2. Genesis: VaYishla

late late late.  stress stress stress.  breathe breathe breathe.

Where do the days go?  I haven’t been to yoga in a week, so gotta fix that.  But first, just a few minutes of Torah blog. 

I spent the afternoon at the Contemporary Jewish Museum with my amazing friend Ramona.  They have a GREAT show if you have interest in the Torah.  They have a soferet (that’s a GIRL!!! sofer) scribing a Torah.  I don’t know if scribing is a word.  She is one of ten women Torah scribes in the whole wide world.  And she is here in our very own San Francisco scribing a Torah that will be loaned to various synagogues around the world once it is complete.  I learned a lot about Torahs today…about the actual physical Torah, not just the words that are in it.  I’ll get to the words in a minute.

The Torah is written on animal skin, but not just any skin.  And it is written with a feather quill, but not just any quill.  And it is written with black ink, but not just any black ink.  All three must be kosher.  It is written in panels and does not need to be written in the order that it is read.  If a mistake is made in the writing, it can be corrected but there is a specific way to make the correction.  Each time the sofer/et sits down to write, a blessing is said.  And each time the name of God is written, a blessing is said.  Each word is spoken when it is written.  Every word must be proofread by someone other than the scribe.  And the proofreading must be done letter by letter, not word by word.

Fascinating.  How remarkable to do something that is so very CONSCIOUS.  And CONNECTED.  Yes, I’m inspired.  I wonder if I could find a way to do my job with such rapture.  Maybe not.  But I do parent with that sort of commitment.  At least that’s something.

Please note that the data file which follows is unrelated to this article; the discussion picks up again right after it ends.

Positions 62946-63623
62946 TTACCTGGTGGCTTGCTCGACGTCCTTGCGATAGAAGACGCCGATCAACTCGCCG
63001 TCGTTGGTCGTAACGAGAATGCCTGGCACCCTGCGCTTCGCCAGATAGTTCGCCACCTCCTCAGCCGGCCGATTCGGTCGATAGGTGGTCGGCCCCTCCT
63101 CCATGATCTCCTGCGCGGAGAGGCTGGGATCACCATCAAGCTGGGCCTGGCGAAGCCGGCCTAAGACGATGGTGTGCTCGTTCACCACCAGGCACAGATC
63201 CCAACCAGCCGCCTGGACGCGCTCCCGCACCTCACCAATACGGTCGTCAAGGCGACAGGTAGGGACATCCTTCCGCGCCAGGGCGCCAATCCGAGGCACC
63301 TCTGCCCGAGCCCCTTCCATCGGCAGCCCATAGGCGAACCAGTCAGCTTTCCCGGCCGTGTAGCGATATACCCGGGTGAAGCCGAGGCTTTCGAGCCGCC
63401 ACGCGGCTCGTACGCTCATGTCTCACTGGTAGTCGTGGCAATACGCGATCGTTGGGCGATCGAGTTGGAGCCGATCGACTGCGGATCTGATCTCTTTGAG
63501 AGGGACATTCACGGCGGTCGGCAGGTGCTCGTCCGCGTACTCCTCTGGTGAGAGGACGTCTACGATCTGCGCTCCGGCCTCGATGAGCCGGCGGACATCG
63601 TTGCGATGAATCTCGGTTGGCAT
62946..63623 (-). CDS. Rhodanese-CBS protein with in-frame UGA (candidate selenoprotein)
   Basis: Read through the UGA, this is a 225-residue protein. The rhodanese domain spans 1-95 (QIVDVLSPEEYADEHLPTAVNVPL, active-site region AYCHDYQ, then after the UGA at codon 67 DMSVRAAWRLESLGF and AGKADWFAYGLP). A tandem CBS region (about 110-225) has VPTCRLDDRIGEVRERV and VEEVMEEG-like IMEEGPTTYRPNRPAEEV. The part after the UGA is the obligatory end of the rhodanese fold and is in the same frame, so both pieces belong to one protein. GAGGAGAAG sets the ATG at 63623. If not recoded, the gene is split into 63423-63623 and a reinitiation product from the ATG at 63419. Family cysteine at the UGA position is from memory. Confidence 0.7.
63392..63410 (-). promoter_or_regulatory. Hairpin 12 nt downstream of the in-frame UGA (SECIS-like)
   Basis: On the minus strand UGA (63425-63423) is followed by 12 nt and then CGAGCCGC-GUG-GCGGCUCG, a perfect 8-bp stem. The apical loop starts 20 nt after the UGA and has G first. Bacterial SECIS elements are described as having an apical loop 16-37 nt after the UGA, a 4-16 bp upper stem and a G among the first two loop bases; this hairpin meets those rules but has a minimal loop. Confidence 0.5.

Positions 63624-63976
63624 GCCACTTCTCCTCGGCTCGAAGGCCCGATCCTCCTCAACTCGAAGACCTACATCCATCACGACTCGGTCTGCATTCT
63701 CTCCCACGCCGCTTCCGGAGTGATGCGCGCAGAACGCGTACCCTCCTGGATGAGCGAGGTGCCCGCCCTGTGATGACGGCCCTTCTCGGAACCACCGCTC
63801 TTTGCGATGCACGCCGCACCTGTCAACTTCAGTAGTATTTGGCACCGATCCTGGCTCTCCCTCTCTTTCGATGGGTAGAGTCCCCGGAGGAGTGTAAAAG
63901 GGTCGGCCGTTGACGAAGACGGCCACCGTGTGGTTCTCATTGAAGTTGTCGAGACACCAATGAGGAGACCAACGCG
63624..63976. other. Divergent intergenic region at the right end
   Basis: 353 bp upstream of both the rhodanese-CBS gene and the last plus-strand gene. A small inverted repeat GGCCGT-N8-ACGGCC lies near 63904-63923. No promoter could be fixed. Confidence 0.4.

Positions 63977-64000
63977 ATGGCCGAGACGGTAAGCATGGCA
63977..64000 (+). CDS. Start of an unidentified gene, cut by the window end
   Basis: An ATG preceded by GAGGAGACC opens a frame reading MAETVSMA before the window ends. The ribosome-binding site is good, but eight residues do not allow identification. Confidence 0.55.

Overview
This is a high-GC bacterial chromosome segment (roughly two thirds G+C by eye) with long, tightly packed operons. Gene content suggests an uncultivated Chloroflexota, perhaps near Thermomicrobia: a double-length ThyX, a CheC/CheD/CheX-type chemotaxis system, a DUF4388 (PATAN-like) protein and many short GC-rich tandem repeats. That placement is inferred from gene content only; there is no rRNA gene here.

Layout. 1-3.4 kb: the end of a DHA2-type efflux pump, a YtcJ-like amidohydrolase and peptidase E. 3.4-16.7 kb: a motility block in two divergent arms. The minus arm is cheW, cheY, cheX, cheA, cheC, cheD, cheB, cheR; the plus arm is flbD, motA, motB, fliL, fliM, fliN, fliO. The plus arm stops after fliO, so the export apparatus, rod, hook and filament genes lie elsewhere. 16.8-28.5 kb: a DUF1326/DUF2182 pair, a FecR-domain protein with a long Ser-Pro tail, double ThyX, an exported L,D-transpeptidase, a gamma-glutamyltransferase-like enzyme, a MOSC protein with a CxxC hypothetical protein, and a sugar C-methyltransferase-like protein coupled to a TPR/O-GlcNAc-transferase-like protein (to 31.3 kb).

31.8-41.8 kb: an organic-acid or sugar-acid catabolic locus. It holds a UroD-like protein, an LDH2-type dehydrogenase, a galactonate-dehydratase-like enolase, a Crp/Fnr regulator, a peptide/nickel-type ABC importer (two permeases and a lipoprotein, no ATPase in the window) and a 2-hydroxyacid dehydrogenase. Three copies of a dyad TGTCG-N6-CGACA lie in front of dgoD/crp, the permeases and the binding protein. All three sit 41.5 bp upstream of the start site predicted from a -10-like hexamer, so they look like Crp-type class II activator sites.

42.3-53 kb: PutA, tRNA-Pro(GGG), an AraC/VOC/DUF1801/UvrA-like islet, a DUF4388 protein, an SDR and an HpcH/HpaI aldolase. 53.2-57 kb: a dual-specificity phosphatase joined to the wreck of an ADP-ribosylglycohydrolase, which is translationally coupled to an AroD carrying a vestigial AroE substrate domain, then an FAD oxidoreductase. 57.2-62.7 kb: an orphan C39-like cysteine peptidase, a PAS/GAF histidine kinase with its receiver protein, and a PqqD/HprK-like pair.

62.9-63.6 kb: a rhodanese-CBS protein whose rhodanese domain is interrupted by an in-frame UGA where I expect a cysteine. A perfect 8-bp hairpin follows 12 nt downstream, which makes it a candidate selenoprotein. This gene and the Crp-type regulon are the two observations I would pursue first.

In addition to all of the Torah at the museum, there are several works of art included in the exhibit that represent various artist’s responses to different sections in Genesis.  It was great to see how others responded to what I’ve been reading these last few weeks.  One of the paintings really struck me.  There’s a bloody scene with soldiers and many dead in what looks to be a street in a crowded town.  Across the center of the painting are words (I’m paraphrasing) saying that kind parents breed kind children.  It’s obviously a satiric comment on the crappy parenting style of Isaac and Rebekah.  I get that!

So last week things got very interesting.  On his way back home, Jacob wrestled with the divine.  Or else he wrestled with a stranger who had no name.  Either way, this divine stranger blessed Jacob and changed his name from Jacob to Israel.  And wrenched Jacob/Israel’s hip in the process.  So this little meeting (apparently with God), lasted a half paragraph.  It kinda seems like it should have been a bigger deal.  This reminds me again that I’m going to have to read every year.  There’s so much stuff to learn!

So with his wrenched hip,  Jacob fearfully continued toward home with all of his flocks, wives and children.  He sent gifts ahead to appease Esau, hoping that this would calm Esau down from his rage of twenty years prior.  Esau travelled to meet Jacob and received him lovingly, but Jacob wouldn’t travel home with him.  Jacob said he had too much baggage (again, my paraphrase).  So Esau went ahead and Jacob went somewhere else, settled, his daughter Dinah was raped, his sons took revenge on the locals, and God told him to go build an altar, then Rachel died giving birth to Benjamin, and finally Jacob went back to his father’s house and once arrived, Isaac died.  Then Jacob and Esau went to live in separate lands.